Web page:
A Story of San Francisco. New York: Doubleday & McClure Co., 1899. 4 pp undated ads. Original red cloth decorated in white.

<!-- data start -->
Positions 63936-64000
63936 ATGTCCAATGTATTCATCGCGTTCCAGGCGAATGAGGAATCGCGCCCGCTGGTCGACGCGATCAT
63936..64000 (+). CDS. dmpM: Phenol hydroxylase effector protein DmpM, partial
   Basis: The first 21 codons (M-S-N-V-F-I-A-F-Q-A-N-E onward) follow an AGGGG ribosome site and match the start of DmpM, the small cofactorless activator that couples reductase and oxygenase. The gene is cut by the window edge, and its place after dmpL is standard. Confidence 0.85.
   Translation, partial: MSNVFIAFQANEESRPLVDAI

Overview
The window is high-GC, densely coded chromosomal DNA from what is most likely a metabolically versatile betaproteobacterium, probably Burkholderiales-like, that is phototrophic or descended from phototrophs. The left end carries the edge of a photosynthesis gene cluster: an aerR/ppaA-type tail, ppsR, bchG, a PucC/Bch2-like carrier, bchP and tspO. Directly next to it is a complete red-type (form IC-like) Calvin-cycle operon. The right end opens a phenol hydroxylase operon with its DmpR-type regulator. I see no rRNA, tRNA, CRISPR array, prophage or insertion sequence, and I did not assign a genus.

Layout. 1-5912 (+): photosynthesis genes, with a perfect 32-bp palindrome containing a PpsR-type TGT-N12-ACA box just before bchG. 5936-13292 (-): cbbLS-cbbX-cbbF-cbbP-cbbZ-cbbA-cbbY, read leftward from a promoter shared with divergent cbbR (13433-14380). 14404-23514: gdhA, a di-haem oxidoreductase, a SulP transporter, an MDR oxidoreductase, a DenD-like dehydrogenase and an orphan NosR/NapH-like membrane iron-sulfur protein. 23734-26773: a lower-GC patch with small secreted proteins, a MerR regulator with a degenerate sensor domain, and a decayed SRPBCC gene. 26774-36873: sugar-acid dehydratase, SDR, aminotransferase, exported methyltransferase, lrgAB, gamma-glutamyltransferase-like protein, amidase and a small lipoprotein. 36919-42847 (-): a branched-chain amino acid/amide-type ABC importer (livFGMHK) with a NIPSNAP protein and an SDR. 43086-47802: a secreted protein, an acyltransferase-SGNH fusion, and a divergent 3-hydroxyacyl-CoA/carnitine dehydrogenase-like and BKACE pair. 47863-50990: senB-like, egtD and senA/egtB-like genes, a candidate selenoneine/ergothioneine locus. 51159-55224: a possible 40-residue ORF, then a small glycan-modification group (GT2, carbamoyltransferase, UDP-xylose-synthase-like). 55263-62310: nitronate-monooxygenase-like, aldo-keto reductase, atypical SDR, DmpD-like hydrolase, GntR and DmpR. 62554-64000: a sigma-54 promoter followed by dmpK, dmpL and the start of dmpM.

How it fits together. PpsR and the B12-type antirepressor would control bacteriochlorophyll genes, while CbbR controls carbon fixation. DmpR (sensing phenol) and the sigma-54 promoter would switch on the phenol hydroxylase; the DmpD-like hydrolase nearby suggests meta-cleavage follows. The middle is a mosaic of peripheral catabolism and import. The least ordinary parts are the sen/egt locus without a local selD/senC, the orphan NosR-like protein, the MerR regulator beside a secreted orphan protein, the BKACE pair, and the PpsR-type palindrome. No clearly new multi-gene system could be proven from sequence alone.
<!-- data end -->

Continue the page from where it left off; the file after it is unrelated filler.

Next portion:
First Edition (with the title page in a three-panel single line border, and with "moment." the last word on p. 106; copies of the revised second printing unfortunately get mistaken as first editions). This copy is in the third and usual state, with the signature-25 in proper sequence (some copies got out with an error).~Frank Norris's masterpiece is McTEAGUE. It is the most purely Zola-esque novel in English, with its cold, careful study of the growing devastation wrought by miserliness on the lives of the Polk Street dentist and his wife. As a motion picture, under the name of "Greed," it was almost equally effective, and gave Zasu Pitts almost her only opportunity as a tragedian. [K&H]~Though the tale's end has been criticized as melodramatic, it is not easy to forget the final scene in which McTeague, fleeing after murdering his wife, stands handcuffed in Death Valley to the pursuer whom he has just killed -- awaiting starvation.~McTEAGUE was bound in red cloth that unfortunately was stamped in white pigment rather than gilt. This white pigment has proven, over the past century, to flake away notoriously: most copies now are missing much of this stamping, and many have spines that have become totally illegible. This copy is an unusual survivor, with all of the white pigment present; the volume is near-fine, with just a little external soil, and minor (natural) wrinkling on the spine. McTEAGUE is rather scarce in this condition. Blanck 15031; McElrath A3.1.a.1; a Johnson High Spot. Housed in a cloth clamshell case. Item #12695